The Mahoning Valley Manufacturers Coalition and the Youngstown/Warren Regional Chamber of Commerce are sending letters to local school systems in Columbiana, Mahoning and Trumbull counties.
The letters ask for the schools to give closer consideration to forcing students to take drug tests.
While many schools already have drug-test policies for students involved in sports or other extracurricular activities, these businesses want all students to pass the drug test.
According to a Supreme Court ruling from 2012, schools are allowed to randomly drug test any student who participates in extracurricular activities, but the businesses don’t believe that’s enough.
Coalition president Brian Benyo said all students need to be drug-tested for their own well-being.
“The manufacturers coalition, and the members of that coalition, all spoke to the need to do everything we can to discourage early drug use and early poor choices by the youth in our community,” Benyo told the Huffington Post.
He went on to say that students will be wasting their time if they bother to enroll in vocational training programs only to emerge with serious drug problems.
“There’s no sense it does anybody any good to come out of one of these training programs … with a drug issue that’s going to limit their ability to seek gainful employment,” he added.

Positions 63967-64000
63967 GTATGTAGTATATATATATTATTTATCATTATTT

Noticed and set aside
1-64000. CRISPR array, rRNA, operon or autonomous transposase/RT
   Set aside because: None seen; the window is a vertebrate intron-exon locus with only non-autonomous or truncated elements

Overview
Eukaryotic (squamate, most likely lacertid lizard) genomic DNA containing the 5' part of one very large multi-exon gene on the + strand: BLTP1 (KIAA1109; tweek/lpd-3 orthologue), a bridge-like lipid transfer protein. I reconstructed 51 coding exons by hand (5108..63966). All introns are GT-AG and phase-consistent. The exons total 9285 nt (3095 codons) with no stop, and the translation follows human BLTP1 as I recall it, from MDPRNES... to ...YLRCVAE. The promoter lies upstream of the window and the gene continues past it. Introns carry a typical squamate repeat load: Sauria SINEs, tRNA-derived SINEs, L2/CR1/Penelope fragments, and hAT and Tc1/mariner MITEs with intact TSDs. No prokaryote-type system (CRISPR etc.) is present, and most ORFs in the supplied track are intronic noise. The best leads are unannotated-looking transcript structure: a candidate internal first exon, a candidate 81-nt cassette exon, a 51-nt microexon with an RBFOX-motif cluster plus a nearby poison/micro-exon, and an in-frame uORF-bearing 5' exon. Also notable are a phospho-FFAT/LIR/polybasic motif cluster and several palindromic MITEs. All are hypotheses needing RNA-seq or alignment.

Benyo, who owns a manufacturing company called Brilex Industries, says he has many applicants who can’t get the job because they failed the drug tests.
Requiring students to take drug tests has become more popular in recent years.
According to the Centers for Disease Control and Prevention, roughly 30 percent of school districts with middle schools and high schools had some sort of drug-testing policy in 2012.
Of course, not all of those policies required all students to take the tests.
Benyo and the rest of the members of the coalition are convinced the drug tests can only lead to brighter futures for students, but other organizations are already speaking up against the idea.
Betty Aldworth, director of Students for Sensible Drug Policy, believes the mandatory drug tests could lead to serious trouble and actually encourage students to try more serious drugs.
“Mandatory drug-testing for students is deeply problematic on a number of different levels,” she told HuffPost.
She went on to explain that more serious drugs are actually harder to detect in drug tests as opposed to drugs like marijuana.
This could encourage some students to experiment with those more dangerous drugs.
According to Aldworth, the solution to drug issues within the younger community is not through mandatory testing.
“If we want to see a shift in the way young people interact with drugs, we have to take new approaches that are based in science and compassion,” Aldworth said.